Tal Abyad, Syria (CNN)The Kurdish fighting force known as the YPG has been battling the advance of ISIS and, aided by airstrikes from the U.S.-led coalition, has succeeded in taking back some territory.
War against ISIS: New recruits include a tailor, medical student
But not every member of the YPG is a career soldier. CNN spoke to some of the new recruits about their lives before they joined the cause, and what they left behind.
Born and raised in France, Amara Erdal was studying to be a doctor. She went to Syria without telling her parents and when she called to say where she was, her mother burst into tears.
Now, though, she says, they support her for what she is doing to defend their Kurdish homeland.
Erdal joined the YPJ, the women's wing of the Kurdish force, three months ago in the hopes of rebuilding Rojava -- the Kurdish name for northeastern Syria. "I don't want to return to France, I want to stay in Rojava and fix things here," she says.
Suleyman Mamo has a blue crystal dolphin good luck charm hanging off of the edge of his AK-47. It was given to him by a girl, he says shyly.
Mamo is now a member of the Kurdish police force. Before joining, he worked in a store in Amuda selling men's and women's clothing. Once the war is over, Mamo says he wants to stay in the police force.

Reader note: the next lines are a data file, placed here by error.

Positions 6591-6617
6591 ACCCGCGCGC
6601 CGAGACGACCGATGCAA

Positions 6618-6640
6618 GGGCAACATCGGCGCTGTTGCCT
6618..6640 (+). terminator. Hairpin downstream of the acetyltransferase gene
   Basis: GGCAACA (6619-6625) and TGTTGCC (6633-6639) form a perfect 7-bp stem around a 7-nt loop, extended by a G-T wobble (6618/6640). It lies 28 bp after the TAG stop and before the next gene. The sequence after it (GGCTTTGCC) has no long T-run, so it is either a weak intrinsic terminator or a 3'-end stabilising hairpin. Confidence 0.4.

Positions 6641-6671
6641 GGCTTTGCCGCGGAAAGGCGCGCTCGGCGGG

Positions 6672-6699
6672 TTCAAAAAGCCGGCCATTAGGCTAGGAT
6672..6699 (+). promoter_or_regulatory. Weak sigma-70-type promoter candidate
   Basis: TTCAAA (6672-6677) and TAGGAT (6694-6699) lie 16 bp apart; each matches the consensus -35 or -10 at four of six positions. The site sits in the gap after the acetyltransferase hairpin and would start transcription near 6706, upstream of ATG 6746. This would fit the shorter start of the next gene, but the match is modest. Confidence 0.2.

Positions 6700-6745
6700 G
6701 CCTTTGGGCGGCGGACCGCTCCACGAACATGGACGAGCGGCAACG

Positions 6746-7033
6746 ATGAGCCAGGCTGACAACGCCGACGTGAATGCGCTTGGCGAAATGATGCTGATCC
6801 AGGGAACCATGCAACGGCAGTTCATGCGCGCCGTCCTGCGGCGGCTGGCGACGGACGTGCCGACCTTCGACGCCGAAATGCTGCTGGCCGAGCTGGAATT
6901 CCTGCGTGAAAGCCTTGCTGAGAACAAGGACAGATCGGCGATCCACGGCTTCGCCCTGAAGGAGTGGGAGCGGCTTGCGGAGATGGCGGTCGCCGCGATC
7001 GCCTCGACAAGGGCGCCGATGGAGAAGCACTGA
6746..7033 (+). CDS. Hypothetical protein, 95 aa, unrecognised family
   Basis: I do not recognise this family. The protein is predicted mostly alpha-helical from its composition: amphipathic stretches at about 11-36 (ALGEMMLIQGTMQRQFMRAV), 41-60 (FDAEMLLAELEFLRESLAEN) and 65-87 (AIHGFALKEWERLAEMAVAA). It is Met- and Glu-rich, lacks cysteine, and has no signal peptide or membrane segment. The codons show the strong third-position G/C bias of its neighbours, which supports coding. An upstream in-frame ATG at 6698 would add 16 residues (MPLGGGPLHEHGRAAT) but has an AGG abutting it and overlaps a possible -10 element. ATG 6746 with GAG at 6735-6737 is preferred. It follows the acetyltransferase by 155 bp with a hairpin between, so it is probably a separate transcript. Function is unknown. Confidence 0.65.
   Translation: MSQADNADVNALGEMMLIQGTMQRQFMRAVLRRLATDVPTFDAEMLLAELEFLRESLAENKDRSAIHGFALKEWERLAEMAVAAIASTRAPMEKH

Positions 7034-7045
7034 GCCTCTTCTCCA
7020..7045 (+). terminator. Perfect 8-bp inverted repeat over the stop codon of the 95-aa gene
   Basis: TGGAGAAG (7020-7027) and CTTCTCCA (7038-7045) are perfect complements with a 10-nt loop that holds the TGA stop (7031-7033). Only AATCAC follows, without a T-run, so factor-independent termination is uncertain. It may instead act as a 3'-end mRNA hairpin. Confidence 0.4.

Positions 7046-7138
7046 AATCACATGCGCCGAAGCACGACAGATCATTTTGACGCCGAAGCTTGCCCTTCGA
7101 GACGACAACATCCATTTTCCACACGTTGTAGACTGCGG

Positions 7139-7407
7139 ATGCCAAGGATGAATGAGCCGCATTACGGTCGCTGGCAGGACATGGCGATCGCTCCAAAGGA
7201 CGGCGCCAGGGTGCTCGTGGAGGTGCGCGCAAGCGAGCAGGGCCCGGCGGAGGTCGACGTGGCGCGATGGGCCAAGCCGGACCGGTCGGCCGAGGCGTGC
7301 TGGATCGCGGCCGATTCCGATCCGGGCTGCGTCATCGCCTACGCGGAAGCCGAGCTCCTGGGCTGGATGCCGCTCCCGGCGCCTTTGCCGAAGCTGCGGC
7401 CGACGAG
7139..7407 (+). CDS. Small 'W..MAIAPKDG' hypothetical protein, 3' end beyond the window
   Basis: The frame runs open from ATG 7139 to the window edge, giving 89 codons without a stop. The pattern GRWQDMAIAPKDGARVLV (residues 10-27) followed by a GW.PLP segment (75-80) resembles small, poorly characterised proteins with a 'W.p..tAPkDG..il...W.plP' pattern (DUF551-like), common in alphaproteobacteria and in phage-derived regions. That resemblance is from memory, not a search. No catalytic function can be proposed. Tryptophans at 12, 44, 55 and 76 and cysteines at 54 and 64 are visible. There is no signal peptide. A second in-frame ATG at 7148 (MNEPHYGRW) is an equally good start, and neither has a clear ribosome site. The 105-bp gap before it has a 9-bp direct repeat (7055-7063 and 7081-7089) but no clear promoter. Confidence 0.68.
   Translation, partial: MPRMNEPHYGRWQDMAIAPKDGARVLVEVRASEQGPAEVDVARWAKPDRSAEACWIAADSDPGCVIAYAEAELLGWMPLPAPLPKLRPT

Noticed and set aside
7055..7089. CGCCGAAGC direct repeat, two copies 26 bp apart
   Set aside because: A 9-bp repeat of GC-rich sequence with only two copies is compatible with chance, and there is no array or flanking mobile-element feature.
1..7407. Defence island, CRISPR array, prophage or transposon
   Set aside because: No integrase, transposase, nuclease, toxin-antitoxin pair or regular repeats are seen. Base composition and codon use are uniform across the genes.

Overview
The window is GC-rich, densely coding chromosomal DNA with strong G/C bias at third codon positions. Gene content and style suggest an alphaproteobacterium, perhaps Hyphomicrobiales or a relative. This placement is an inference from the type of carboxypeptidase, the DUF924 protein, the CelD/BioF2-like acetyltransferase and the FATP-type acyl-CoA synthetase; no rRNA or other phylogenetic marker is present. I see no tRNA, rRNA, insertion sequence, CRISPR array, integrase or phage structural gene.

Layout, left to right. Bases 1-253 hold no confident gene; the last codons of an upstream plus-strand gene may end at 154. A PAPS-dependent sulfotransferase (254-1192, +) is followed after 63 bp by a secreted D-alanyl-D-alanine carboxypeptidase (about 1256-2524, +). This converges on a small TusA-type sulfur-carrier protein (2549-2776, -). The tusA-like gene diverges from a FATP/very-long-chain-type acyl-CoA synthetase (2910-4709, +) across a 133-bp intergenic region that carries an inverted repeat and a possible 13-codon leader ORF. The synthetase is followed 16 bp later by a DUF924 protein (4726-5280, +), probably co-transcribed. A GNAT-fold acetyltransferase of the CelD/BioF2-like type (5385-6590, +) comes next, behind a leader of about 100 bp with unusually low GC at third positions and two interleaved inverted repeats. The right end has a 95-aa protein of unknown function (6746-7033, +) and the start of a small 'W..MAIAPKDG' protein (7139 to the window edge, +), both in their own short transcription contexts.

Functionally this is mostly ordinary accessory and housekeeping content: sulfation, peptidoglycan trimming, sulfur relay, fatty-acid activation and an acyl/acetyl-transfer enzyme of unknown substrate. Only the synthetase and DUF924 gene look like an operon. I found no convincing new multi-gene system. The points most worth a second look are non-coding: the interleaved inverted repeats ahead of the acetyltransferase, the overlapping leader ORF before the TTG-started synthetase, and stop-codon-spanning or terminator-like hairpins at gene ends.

On long stretches of road, Ahmet Aldukrahman Shekhe listens to Lebanese singer Fairouz. He used to be a farmer helping his family grow wheat and cotton. And for a while, he drove a minibus ferrying passengers between Damascus and Aleppo.
Now, he has found his calling as a member of the Kurdish police force, or Asayish. "I will continue this job until I die," he says.
Seyfeddin Barazi worked as a tailor making men's and women's clothing. He taught sewing and had put together some fashion shows. But even before the uprising in Syria began, he was bored with tailoring. When work started to slow down, he joined the YPG.
He was always interested in weaponry and he decided to focus on artillery. He now instructs YPG fighters on how to fire mortars and Katyusha rockets. He has become a de facto expert when it comes to the handling and dismantling of bomb-making materials left by ISIS. When the war ends, he wants to continue to use his newly developed skill set.